In order for a complex system to work properly and take advantage of an integrated control system, the user must be able to control the most complete gear in the device itself - the motor. Mechanical work that used to be done by humans required control of torque, acceleration and deceleration rates, braking, and many other measures managed by control systems. But it's the ability to control speed accurately and efficiently that makes everything work.
To control motor speed in a range of applications, designers long ago created two different ways to manage motor speed. One is a variable frequency drive (VFD). In a VFD, the speed of the motor is changed by changing the voltage and frequency. Therefore, VFDs can only be used with AC motors. The second is a variable speed drive (VSD). Here, the VSD controls the motor speed only by changing the input voltage, allowing the VSD to be used for both AC and DC motors. There are other differences between the capabilities of the two drives. Aside from the difference between AC and DC motors, the application plays the biggest role in choosing the right drive. So what is the difference between VSD and VFD?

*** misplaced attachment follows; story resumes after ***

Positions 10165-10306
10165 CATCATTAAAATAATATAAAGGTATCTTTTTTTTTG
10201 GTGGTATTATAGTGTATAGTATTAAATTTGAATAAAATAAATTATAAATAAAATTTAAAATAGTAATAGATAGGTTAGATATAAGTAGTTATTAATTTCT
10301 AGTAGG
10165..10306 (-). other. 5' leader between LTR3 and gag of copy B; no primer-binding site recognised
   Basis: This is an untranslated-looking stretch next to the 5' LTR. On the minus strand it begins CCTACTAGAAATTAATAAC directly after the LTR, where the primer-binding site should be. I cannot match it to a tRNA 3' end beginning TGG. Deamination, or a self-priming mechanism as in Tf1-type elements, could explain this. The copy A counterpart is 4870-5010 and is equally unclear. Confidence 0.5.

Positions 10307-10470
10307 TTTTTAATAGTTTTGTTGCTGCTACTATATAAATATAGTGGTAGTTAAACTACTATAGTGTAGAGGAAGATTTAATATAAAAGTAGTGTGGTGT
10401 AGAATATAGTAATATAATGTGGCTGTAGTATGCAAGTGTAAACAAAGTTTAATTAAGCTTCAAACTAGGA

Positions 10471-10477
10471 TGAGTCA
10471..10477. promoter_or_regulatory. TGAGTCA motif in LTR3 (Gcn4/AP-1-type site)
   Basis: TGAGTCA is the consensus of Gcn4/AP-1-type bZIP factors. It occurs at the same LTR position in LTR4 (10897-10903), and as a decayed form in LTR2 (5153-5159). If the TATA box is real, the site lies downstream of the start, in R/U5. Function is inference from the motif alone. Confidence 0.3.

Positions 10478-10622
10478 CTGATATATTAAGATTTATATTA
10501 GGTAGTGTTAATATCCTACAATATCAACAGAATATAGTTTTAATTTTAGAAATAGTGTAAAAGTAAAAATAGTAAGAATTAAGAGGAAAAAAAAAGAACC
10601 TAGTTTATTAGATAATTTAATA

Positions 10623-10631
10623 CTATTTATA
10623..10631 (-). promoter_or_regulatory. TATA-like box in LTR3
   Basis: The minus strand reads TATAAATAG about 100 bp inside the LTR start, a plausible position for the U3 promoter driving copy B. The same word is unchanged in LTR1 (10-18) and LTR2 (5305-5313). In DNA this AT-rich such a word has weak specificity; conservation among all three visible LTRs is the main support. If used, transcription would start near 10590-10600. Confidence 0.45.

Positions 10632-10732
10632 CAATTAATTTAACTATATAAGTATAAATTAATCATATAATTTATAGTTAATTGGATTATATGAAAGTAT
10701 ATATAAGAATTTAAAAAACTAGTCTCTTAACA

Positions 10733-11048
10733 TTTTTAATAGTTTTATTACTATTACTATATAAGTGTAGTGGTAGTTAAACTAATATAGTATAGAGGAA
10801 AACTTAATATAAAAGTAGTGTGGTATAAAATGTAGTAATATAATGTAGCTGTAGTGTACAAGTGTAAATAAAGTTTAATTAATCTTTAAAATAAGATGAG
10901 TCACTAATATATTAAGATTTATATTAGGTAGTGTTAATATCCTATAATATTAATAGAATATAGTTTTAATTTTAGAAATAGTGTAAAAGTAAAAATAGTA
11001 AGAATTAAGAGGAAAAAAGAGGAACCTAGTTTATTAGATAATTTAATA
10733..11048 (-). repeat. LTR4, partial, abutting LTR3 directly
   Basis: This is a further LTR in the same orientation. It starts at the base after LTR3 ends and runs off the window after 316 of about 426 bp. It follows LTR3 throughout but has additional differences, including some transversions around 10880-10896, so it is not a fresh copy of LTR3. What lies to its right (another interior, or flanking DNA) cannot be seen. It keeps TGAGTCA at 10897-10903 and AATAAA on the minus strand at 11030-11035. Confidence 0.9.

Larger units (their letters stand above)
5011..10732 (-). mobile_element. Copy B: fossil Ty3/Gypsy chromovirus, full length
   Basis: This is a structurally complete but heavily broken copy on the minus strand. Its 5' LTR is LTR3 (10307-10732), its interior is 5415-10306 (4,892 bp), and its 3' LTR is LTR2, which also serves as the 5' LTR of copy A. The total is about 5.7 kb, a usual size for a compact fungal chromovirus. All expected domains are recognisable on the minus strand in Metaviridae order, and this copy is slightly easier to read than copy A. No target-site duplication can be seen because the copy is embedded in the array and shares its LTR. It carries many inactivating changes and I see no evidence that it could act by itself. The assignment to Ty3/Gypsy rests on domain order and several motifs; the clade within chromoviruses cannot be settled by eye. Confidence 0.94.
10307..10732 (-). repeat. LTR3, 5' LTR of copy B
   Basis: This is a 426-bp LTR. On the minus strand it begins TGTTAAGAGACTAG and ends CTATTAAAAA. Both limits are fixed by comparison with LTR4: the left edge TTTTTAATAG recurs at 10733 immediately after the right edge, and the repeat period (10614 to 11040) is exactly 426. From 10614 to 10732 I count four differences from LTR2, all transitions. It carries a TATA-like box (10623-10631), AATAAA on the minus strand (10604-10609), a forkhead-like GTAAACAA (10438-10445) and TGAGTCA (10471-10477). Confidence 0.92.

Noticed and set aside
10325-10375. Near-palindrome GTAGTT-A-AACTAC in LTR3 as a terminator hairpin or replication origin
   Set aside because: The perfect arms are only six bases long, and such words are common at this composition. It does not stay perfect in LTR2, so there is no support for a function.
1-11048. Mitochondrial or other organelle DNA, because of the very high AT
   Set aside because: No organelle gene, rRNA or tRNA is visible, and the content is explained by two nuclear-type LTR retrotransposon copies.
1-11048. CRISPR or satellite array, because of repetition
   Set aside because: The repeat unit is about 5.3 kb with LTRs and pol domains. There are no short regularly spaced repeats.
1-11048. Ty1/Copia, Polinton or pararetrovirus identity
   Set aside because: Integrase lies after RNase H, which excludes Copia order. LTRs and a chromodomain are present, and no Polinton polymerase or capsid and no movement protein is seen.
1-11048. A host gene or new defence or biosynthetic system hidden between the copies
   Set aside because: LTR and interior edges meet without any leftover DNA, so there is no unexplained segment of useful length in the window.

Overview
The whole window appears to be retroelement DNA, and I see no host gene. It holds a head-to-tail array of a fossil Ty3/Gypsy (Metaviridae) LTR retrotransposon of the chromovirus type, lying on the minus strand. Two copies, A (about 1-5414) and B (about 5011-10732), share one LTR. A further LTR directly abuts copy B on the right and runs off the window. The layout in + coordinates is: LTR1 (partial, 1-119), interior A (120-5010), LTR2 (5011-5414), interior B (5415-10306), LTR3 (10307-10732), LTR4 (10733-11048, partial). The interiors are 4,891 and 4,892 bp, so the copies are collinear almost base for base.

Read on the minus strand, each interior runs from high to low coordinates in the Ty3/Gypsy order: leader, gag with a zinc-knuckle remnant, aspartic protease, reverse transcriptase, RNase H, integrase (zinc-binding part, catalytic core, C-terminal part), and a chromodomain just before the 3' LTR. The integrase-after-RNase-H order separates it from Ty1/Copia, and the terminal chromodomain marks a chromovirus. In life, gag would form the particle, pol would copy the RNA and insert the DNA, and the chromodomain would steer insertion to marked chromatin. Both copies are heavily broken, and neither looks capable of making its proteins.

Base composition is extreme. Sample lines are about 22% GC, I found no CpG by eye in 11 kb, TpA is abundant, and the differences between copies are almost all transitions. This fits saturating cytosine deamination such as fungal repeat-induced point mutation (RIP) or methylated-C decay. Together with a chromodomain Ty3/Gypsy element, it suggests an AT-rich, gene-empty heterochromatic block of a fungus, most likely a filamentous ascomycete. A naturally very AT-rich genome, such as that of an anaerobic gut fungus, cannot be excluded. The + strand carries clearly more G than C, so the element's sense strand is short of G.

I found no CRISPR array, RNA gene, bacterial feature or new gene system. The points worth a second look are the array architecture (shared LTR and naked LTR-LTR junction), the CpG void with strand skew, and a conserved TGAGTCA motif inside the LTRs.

The efficiency of the motor and its impact on the chosen system type will again depend on the requirements of the application. So what is the difference between a VSD and a VFD in terms of energy efficiency?
Generally speaking, VFDs are more energy efficient and save more energy than VSDs. Multiple motors can be connected to a VFD. This enables them to control other elements in the system, such as pumping systems or HVAC. By controlling the motor on system elements such as valves, actuators, dampers, etc., the load on the motor can be optimized and less energy is required.
Another way VFDs save energy compared to VSDs is their ability to gradually increase the speed of the motors of system components. This reduces the stress on all motors in the system and reduces the energy when accelerating or accelerating. Typically, VFDs can achieve up to 97% efficiency at full load. This is somewhat related to HP, as the HP of the motor drops. Those over 10HP can still achieve up to 90% efficiency, while lower HP motors will drop significantly depending on size and load.
What is the difference between a VSD and a VFD, in general, with the advent of smart motor control, using a VFD to control numerous motors is a more efficient solution. Other energy-saving aspects where VFDs are superior to VSDs include regenerative enhancements to return power back to the grid, and the fact that power usage in systems using VFDs uses only the energy needed to drive equipment needs.